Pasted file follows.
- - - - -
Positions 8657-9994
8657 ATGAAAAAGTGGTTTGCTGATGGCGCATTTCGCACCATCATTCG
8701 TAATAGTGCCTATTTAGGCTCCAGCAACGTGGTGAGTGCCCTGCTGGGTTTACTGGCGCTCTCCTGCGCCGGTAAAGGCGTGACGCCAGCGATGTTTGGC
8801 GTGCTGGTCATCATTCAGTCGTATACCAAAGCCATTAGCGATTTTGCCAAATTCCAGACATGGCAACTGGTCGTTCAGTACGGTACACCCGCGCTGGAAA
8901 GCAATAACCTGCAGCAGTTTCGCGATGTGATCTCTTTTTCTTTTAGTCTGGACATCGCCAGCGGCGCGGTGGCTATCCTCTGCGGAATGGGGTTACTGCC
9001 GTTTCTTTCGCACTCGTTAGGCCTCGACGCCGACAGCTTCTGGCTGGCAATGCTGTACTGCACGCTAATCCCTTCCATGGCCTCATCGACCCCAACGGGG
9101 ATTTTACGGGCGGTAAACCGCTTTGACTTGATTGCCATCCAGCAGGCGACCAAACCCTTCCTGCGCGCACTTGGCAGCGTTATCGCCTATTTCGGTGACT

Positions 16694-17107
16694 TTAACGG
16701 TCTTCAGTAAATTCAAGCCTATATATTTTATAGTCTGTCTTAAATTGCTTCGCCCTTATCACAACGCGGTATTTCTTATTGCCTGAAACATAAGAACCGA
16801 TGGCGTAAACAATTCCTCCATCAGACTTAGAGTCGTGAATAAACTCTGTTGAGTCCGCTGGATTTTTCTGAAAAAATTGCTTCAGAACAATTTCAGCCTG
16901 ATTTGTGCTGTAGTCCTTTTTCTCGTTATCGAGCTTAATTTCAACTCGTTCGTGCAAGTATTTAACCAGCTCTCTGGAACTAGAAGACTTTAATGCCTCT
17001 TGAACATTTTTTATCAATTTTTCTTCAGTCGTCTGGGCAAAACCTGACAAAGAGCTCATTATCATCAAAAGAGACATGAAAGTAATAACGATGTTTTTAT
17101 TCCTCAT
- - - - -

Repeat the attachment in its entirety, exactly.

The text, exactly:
Positions 8657-9994
8657 ATGAAAAAGTGGTTTGCTGATGGCGCATTTCGCACCATCATTCG
8701 TAATAGTGCCTATTTAGGCTCCAGCAACGTGGTGAGTGCCCTGCTGGGTTTACTGGCGCTCTCCTGCGCCGGTAAAGGCGTGACGCCAGCGATGTTTGGC
8801 GTGCTGGTCATCATTCAGTCGTATACCAAAGCCATTAGCGATTTTGCCAAATTCCAGACATGGCAACTGGTCGTTCAGTACGGTACACCCGCGCTGGAAA
8901 GCAATAACCTGCAGCAGTTTCGCGATGTGATCTCTTTTTCTTTTAGTCTGGACATCGCCAGCGGCGCGGTGGCTATCCTCTGCGGAATGGGGTTACTGCC
9001 GTTTCTTTCGCACTCGTTAGGCCTCGACGCCGACAGCTTCTGGCTGGCAATGCTGTACTGCACGCTAATCCCTTCCATGGCCTCATCGACCCCAACGGGG
9101 ATTTTACGGGCGGTAAACCGCTTTGACTTGATTGCCATCCAGCAGGCGACCAAACCCTTCCTGCGCGCACTTGGCAGCGTTATCGCCTATTTCGGTGACT

Positions 16694-17107
16694 TTAACGG
16701 TCTTCAGTAAATTCAAGCCTATATATTTTATAGTCTGTCTTAAATTGCTTCGCCCTTATCACAACGCGGTATTTCTTATTGCCTGAAACATAAGAACCGA
16801 TGGCGTAAACAATTCCTCCATCAGACTTAGAGTCGTGAATAAACTCTGTTGAGTCCGCTGGATTTTTCTGAAAAAATTGCTTCAGAACAATTTCAGCCTG
16901 ATTTGTGCTGTAGTCCTTTTTCTCGTTATCGAGCTTAATTTCAACTCGTTCGTGCAAGTATTTAACCAGCTCTCTGGAACTAGAAGACTTTAATGCCTCT
17001 TGAACATTTTTTATCAATTTTTCTTCAGTCGTCTGGGCAAAACCTGACAAAGAGCTCATTATCATCAAAAGAGACATGAAAGTAATAACGATGTTTTTAT
17101 TCCTCAT